Weighing The Options

Everyone loves the sparkle of crystal-clear pool water. But how do you keep it that way? That’s the job of the filtration system.

Filtration is the mechanical process of removing particles of dirt, organic matter, hair, suntan and body oils, leaves and other debris from the pool water. Many factors influence the selection of a filtration system, such as the anticipated bather load, backwash water-disposal capacities, the perimeter overflow/skimming system, equipment room size and location and the type of sanitizing system.

The following are the most common systems used today, with the advantages and disadvantages of each.

Each system is capable of full manual or automatic operation.

1. High-rate pressure sand filters

In the filtration mode, water enters the top of the filter and is forced by the circulation pump through the filter bed and back to the pool inlets. In the backwashing–or cleaning–mode, the flow of water is reversed so that it enters from the bottom of the filter and discharges through the top. Backwash water is disposed to the sanitary sewer system.

Advantages:

·It’s typically the least expensive filter system.

·Higher filtration rates allow smaller-size filters than other types or sand filters.

·The filter arrangement is flexible. Multiple filters can be grouped, or one large filter can be used. Filters also can be stacked to save floor space.

Disadvantages:

·Frequent backwashing is required, and a large amount of water is used.

·Depending on the arrangement, more floor space may be required than with other options.

2. Vacuum sand filters

In this mode, water flows by gravity or transfer pump to an open filter tank where it passes through the sand bed and then returns to the pool. The circulation pump is installed on the downstream side of the filter, and pulls the water through.

Advantages:

·The filter tank is installed below the floor slab, which saves space.

·When equipped with an air scour, the amount of water used for backwashing is reduced, which saves ater, chemicals and energy.

·The filter tank provides some capacity for pool surge. (Surge capacity is required to keep the pool from overflowing when swimmers enter.)

·Water quality (clarity or ”polish”) is better than with pressure sand filters.

·The interior of the filter is visible, so the conditions of the sand and inside surface of the tank are easily monitored.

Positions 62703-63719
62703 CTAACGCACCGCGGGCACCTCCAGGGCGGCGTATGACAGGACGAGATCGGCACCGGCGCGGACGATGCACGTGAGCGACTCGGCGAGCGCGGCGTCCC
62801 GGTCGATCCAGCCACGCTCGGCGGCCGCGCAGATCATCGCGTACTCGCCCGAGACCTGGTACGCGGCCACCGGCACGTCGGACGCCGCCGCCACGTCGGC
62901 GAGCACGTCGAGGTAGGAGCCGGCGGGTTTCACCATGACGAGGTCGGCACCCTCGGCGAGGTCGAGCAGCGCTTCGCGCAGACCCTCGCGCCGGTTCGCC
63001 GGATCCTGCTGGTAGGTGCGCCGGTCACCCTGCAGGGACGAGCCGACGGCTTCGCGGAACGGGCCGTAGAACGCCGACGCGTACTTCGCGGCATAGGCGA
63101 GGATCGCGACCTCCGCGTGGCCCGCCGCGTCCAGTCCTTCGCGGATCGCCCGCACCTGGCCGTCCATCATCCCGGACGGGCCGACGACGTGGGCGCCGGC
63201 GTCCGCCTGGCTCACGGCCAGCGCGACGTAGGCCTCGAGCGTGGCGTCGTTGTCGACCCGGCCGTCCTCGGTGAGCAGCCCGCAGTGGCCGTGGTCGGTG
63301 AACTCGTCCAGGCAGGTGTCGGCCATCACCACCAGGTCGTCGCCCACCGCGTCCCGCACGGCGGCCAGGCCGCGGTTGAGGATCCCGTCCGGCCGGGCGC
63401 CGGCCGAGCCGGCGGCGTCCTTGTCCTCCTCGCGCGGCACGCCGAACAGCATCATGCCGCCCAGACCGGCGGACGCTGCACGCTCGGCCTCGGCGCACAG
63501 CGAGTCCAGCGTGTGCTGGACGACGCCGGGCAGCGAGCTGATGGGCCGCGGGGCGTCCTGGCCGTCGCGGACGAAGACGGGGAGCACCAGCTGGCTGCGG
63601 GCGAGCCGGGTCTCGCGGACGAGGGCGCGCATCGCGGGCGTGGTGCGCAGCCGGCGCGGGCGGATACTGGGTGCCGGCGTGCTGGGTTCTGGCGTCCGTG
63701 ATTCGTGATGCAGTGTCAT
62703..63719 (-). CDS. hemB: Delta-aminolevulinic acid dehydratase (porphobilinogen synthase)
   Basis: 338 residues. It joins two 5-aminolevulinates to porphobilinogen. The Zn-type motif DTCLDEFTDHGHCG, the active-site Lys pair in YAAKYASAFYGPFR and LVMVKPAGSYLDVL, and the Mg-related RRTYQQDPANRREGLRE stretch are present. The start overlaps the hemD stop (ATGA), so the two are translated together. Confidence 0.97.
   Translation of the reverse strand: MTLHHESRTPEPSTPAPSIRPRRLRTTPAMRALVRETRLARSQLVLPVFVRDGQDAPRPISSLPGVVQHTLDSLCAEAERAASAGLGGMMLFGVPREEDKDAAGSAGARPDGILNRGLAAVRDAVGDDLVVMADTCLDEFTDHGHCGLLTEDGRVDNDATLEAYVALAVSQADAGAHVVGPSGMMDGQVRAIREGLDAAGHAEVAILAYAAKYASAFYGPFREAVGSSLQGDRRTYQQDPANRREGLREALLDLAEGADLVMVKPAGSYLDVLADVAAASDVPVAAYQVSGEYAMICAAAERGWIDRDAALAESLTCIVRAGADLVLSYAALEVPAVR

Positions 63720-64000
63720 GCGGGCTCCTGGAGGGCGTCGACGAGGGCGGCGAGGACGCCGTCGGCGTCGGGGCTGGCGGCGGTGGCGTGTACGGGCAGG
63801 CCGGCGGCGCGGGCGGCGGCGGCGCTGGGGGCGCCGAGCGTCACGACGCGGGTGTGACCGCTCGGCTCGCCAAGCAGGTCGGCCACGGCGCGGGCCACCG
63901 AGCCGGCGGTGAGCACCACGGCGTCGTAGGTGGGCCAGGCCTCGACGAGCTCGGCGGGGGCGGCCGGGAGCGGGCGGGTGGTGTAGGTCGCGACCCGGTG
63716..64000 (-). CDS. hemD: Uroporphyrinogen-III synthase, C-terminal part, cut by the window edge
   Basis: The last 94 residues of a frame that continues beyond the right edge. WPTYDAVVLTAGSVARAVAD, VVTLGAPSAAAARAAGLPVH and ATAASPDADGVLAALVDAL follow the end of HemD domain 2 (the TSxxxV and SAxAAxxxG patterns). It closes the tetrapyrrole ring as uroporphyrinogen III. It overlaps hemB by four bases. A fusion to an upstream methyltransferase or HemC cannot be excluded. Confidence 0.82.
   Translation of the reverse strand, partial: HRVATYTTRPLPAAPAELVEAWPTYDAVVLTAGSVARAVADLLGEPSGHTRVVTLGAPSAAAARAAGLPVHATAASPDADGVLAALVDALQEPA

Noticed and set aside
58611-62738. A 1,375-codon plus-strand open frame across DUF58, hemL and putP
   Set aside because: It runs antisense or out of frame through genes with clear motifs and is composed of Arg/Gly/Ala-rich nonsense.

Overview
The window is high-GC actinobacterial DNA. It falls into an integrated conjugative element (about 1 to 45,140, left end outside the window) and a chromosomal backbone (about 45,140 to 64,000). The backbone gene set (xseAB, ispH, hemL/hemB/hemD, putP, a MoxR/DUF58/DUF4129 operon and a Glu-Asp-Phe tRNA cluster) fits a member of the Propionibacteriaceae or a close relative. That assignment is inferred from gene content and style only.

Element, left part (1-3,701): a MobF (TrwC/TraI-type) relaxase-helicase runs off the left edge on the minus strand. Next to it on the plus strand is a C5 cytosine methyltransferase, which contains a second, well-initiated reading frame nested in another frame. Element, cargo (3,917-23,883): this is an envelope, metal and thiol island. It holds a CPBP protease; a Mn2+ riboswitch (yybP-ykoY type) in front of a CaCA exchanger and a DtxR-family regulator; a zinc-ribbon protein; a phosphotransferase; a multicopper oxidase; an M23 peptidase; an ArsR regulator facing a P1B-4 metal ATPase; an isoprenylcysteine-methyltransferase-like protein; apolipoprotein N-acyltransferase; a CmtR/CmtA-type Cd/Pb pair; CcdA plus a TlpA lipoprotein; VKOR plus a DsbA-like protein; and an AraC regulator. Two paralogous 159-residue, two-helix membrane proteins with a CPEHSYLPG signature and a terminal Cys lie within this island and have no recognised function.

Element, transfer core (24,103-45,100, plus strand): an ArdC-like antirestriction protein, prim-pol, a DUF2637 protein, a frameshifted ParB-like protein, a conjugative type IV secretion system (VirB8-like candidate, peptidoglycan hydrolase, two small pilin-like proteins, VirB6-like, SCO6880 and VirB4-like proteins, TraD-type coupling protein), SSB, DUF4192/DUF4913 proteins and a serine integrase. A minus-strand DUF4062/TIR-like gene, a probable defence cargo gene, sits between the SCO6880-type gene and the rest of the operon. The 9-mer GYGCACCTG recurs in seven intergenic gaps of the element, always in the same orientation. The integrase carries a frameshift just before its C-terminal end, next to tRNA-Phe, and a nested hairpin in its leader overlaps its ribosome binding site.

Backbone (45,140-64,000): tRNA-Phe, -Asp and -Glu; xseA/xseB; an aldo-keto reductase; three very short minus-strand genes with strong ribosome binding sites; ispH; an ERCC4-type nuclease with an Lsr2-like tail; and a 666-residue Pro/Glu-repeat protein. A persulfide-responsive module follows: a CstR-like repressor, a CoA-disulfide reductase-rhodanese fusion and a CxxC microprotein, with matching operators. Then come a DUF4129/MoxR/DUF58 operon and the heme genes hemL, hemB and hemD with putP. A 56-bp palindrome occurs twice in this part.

·The backwashing cycle can be observed and controlled more efficiently.

Disadvantages:

·The system is typically more expensive than high-rate pressure sand filters.

·This system is not a good choice for installation in basements of buildings.

·Frequent backwashing is required.

3. Regenerative pressure diatomaceous earth filters

These filters use diatomaceous earth (DE) as the filter media. DE is a sedimentary deposit of the skeletal remains of diatoms, a group of single-celled marine algae. These remains possess a highly intricate structure, filled with pores and channels, making them ideal for extremely fine-scale filtration processes.

Advantages:

·The filter tank is relatively small, which saves building area.

·This system provides superior water quality.

·The filter cycles are extended, due to the ”bump” mechanism which regenerates the filter media (DE).

·Minimal cleaning of the filter is required, which saves a significant amount of water, chemicals and energy. The system saves significantly on operational costs.

Disadvantages:

·It’s the most expensive filtration system. However, the expense is partially offset by saving building area ad reduced operating costs.

·DE is considered a carcinogen.

·If DE gets into the sewer system, it settles and will not flow.

·A backwash pit and a separation screen are required.

Alternative filter media such as cellulose and pearlite are available, and can be a good substitute for DE, if these alternatives have been approved for use in your jurisdiction. Both are more environmentally friendly, safer and easier to handle than DE. DE is considered by some to be a superior media when it comes to water quality.

The selection of the filtration system is an important decision, impacting not only upfront costs, but also operational expenses, maintenance and water quality. Thus, the time invested in this decision is time–and money–well-spent.

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